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Ewen and the team at Symphony Hill Wines have been our vino-friends since we started Table. We’ve always loved using their wines, knowing there is such a great back-story to what they’re doing. And now we find lots of people asking us about whose wine they should drink if they want to support a local producer. Our answer is a no-brainer!
Queensland’s Granite Belt Wine region is due west of Byron Bay. It is a renowned wine region and is the closest area to us where wine is both grown and made. The region is known for producing alternative variety wines, ones you may not have tried before, as well as some of those we all know and love. And Symphony Hill is one of the most awarded and renowned wineries in the region. James Halliday has rated them as a five star winery for last the last five years. Schmick.
Anyway, the Granite Belt has had its share of weather related challenges over recent times, with drought and fires playing their part in affecting the upcoming vintages. Like the entire country, drought has been a major factor in recent years, but last year’s crop was shaping up well. According to Ewen, the fruit was stunning, and knowing that water stress can actually intensify flavour, things were looking promising. Then a fire went through the region in March 2019, which was almost enough to break the heart. While much of the white crop was unaffected, some of the red grapes were tainted with smoke.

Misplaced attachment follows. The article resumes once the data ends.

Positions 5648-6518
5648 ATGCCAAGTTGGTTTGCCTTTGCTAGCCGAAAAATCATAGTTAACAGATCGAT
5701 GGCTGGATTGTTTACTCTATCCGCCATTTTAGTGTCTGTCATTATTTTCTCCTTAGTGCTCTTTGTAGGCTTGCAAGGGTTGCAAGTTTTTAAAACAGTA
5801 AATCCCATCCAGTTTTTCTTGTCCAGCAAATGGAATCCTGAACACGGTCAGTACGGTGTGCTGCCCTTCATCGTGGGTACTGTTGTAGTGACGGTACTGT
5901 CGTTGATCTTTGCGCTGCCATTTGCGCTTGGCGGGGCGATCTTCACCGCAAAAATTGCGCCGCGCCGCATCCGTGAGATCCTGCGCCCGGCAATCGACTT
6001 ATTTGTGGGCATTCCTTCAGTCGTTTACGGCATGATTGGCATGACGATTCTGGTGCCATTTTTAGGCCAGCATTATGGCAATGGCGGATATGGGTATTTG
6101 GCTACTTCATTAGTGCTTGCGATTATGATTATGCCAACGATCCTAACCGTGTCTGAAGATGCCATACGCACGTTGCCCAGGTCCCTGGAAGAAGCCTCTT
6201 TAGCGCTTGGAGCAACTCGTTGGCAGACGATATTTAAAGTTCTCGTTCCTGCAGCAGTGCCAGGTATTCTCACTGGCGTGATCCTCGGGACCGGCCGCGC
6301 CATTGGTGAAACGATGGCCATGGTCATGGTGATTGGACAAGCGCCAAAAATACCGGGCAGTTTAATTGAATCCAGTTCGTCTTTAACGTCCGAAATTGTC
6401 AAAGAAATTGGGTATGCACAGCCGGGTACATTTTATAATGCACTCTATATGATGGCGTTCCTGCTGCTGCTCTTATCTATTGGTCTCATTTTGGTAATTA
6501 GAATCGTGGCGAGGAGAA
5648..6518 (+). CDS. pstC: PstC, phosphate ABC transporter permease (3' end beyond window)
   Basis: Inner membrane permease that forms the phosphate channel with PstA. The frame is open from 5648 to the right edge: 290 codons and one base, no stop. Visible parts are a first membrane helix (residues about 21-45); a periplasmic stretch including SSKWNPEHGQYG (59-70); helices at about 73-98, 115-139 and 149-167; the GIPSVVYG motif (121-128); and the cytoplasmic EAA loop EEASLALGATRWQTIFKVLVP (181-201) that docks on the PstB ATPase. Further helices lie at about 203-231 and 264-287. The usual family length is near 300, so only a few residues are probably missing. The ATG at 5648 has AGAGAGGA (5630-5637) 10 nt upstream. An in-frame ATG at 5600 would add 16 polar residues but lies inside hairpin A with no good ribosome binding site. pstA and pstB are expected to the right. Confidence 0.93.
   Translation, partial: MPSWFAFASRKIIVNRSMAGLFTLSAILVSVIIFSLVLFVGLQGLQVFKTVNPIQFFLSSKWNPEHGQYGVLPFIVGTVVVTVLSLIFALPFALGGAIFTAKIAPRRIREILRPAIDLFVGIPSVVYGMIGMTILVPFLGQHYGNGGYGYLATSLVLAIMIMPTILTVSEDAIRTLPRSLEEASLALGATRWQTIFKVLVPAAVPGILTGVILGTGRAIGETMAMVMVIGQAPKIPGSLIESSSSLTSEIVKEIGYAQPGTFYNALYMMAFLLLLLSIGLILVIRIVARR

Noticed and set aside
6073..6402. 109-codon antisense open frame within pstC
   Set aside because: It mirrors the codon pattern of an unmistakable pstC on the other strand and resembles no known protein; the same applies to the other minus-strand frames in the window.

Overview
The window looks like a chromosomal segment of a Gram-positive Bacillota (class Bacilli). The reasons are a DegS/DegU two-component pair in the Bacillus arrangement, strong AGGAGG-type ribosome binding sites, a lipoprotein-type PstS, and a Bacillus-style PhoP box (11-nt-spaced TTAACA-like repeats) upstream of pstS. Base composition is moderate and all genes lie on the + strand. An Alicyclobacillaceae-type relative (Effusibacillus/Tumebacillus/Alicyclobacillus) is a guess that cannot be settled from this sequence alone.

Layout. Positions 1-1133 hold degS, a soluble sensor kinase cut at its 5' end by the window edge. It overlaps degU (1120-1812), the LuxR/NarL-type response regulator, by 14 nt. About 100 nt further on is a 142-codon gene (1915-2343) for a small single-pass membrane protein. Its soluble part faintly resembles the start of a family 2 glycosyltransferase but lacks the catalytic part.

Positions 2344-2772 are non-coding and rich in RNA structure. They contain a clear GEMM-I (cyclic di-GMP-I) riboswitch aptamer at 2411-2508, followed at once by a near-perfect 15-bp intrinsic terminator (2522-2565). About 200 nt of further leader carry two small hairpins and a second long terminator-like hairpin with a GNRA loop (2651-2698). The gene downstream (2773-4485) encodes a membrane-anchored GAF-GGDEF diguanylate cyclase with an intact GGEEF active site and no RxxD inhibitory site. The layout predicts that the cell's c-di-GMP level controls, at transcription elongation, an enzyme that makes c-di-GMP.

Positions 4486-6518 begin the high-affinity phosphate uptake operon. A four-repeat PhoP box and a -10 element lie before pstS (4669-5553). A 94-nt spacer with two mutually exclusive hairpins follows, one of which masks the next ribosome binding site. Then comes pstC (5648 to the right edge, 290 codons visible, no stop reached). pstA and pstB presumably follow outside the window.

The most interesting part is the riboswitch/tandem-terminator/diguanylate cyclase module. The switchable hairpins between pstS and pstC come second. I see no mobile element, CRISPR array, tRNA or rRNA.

So now it’s all a guessing game for the 2019 vintage. And while the level of detail in Ewen’s knowledge and understanding of the process* belies his computer-programmer background, the part I wanted to know was what will the wine taste like?
Apparently it could range anywhere from licking an ashtray to drinking something beautifully smooth, oaky and lush!
Ewen seemed quietly confident though, so I’m sure that he and the team will pull a rabbit out of the hat. Regardless though, hearing a story like that gives me a new appreciation of the volatility faced by winemakers just as much as any other farmer.
It makes me determined to support a producer who has supported us from the outset.
And in the meantime, keep supporting real people, making real food – and wine – at real places!
* For those scientifically minded, the smoke taint can be both “free” and “bound”, which means some can be removed and some can’t. There’s processes using osmosis and charcoal that can assist this removal, but the outcome is somewhat unpredictable. At least that’s what I learned from chatting with Ewen!